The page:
Sunday, 30 August 2009

Put some 'Joy' in your radio advertising !

For as long as I can remember BMW, the makers of ‘The Ultimate Driving Machine’ have presented us with superbly art-directed images of the cars. Every past TV commercial showed us a beautifully lit car. The announcer’s words were short, sharp and compelling. It’s was all highly-aspirational stuff and has obviously sold shed-loads of cars.

But have you seen the new ad for BMW ? We’re outdoors ! The commercials feature people ! They are happy folk smiling and laughing ! The music sounds like ‘Sense’ by the Lightning Seeds ! And the wall-to wall copy from the announcer (Patrick Stewart) says “At BMW, we don’t just make cars...We make joy !”. See the ad here.

This is a big creative turnaround by BMW. For the first time in ages, they’ve put emotion into their marketing. It could be argued that the slick moody ads of the past were ‘emotive’, but the new approach is a darn-site more blatant.

It is said that only 5% of all purchases are only made on logic. The remaining 95% is made on emotion. Be it clothes or anything else, thoughts such as “I’ll look good wearing this”... “It’s my colour”... “I look the part”... “It’ll make me happy”... “It’s a treat”... all make major contributions in the buying process.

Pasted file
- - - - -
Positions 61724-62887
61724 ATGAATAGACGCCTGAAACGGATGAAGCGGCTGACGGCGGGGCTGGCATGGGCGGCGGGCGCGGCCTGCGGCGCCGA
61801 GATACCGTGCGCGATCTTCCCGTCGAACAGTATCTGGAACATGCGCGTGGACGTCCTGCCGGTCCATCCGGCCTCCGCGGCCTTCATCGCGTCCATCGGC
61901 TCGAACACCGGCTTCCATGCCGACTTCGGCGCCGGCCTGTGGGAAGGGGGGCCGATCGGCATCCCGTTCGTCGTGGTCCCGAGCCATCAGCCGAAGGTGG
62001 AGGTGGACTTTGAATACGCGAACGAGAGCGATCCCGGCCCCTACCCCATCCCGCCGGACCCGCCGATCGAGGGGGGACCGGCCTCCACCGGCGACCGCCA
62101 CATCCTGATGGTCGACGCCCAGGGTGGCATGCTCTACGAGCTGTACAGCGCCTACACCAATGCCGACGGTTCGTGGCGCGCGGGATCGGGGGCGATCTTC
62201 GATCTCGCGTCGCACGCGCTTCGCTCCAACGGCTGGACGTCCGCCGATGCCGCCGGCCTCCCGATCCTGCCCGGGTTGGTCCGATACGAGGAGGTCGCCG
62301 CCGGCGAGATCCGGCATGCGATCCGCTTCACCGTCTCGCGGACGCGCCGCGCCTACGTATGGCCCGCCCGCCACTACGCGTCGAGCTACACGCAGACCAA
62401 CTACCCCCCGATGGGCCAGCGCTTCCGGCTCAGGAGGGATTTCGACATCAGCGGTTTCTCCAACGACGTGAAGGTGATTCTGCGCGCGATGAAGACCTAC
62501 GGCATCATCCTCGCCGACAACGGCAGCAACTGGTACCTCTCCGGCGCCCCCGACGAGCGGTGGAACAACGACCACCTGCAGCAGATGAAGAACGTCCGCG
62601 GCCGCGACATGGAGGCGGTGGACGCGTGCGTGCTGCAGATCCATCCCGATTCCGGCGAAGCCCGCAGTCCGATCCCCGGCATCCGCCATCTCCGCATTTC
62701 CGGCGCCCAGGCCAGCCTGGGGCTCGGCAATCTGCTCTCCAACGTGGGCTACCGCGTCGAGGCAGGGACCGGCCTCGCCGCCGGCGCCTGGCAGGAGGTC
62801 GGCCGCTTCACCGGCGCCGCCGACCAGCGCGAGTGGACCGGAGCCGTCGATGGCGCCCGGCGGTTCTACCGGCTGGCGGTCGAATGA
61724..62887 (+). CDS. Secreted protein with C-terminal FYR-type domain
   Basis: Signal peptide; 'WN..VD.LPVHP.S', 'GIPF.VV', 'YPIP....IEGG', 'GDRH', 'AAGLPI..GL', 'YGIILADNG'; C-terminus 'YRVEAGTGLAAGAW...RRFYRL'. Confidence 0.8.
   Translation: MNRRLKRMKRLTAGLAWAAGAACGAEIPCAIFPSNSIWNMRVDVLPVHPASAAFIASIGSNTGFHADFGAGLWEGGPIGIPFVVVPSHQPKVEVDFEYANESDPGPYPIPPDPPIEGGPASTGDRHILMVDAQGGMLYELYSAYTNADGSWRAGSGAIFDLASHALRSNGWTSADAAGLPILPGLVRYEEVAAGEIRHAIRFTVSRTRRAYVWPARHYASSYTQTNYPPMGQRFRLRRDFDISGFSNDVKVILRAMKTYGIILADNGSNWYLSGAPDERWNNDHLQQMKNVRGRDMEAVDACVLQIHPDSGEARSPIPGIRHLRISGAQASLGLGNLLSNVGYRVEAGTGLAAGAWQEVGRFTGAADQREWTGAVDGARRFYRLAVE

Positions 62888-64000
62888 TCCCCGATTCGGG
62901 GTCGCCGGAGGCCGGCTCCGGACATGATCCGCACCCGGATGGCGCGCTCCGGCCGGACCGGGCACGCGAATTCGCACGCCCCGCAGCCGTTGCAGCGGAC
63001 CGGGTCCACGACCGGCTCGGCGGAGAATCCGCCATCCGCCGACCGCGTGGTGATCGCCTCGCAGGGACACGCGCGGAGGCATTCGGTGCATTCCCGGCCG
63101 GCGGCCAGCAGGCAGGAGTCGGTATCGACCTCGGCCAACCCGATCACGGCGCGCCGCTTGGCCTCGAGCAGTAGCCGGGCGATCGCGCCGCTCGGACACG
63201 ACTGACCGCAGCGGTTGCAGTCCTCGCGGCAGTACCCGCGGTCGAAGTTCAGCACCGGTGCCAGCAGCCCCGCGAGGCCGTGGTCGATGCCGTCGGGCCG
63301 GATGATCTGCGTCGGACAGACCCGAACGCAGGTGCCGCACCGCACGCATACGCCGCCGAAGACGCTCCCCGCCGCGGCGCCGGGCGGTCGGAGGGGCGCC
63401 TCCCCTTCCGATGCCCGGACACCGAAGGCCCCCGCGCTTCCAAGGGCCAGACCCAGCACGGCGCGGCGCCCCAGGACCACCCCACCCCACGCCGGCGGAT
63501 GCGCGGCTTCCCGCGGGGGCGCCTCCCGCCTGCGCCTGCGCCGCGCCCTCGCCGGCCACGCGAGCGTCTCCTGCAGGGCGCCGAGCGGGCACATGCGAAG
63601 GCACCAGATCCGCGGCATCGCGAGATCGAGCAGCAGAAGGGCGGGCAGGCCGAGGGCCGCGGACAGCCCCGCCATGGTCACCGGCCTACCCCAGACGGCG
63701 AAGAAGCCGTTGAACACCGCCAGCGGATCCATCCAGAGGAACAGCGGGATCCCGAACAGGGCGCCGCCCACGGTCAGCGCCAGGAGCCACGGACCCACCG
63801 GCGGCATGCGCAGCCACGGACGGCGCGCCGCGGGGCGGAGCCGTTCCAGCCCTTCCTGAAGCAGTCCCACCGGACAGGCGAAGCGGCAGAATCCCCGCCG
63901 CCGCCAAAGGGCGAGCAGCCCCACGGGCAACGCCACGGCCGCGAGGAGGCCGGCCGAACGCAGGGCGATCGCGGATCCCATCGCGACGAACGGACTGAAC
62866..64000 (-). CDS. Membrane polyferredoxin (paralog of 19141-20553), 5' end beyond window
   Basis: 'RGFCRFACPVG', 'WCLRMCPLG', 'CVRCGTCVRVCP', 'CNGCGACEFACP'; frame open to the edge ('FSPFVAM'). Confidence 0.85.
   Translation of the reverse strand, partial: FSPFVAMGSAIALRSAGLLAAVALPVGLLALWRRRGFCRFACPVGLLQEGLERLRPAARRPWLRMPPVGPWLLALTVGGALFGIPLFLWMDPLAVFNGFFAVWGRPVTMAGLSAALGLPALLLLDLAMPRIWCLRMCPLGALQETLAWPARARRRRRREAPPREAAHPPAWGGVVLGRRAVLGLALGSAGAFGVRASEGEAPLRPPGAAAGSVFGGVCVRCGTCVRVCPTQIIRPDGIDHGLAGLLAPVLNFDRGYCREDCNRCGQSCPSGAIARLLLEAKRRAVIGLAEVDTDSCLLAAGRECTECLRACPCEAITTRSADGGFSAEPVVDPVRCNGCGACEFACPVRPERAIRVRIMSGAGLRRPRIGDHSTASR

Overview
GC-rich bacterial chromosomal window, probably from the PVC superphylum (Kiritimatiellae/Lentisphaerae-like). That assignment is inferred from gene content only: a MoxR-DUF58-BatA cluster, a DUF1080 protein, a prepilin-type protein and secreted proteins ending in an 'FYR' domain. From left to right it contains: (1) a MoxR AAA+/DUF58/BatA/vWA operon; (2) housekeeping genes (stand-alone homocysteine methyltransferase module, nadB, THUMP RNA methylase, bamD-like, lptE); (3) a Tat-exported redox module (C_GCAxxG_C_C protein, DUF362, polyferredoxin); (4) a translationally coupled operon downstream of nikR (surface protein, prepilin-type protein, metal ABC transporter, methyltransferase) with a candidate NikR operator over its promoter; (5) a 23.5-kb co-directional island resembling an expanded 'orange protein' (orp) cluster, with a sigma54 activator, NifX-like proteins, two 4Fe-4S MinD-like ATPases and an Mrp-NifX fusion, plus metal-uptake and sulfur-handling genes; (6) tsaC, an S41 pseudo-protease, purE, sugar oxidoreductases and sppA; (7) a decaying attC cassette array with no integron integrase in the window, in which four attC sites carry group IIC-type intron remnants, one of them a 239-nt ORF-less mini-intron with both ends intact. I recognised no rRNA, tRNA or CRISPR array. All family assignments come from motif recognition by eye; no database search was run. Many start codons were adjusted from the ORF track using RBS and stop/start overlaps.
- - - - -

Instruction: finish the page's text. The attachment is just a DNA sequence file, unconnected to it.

So although there are lots of radio ads out there that make us laugh or make us think (IE Road safety), how many are there that actually tap into our minds and take advantage of our emotional vulnerability ?

We need to start thinking more about the stuff that makes people tick. In BMW’s case, associating ‘Joy’ with their cars is in my opinion, a great move. Compare ‘We don’t just make cars...We make joy ’ with Toyota’s ‘Today Tomorrow Toyota’ and you begin to realise that BMW is now miles ahead on the emotive stakes.

I think many local advertisers think certain aspects of advertising are out of bounds for them simply because they ARE local. The reality is, clever emotive advertising isn’t just for the big brands everyone can have a piece of the action. My next task after writing this article is to take a brief from an advertiser who sells cookers. Each one costs in the region of £32,000! I am astounded at the cost, but in an initial conversation with the client, he tells me you just have to look at one of his cookers and you’ll A) Fall in love with it and then B) Want to buy one. “The mind always find a way to buy what it wants” the client added. The job of the radio advertising will be to start that process and effect an introduction between the cooker and the listener.

I am really looking forward to working on this project. And today, I hope radio sales people will not only encourage their advertisers to play the emotion card in their radio adverts; but also use emotion to sell more radio airtime !

Put some joy in your radio advertising. Get in touch with Airforce now !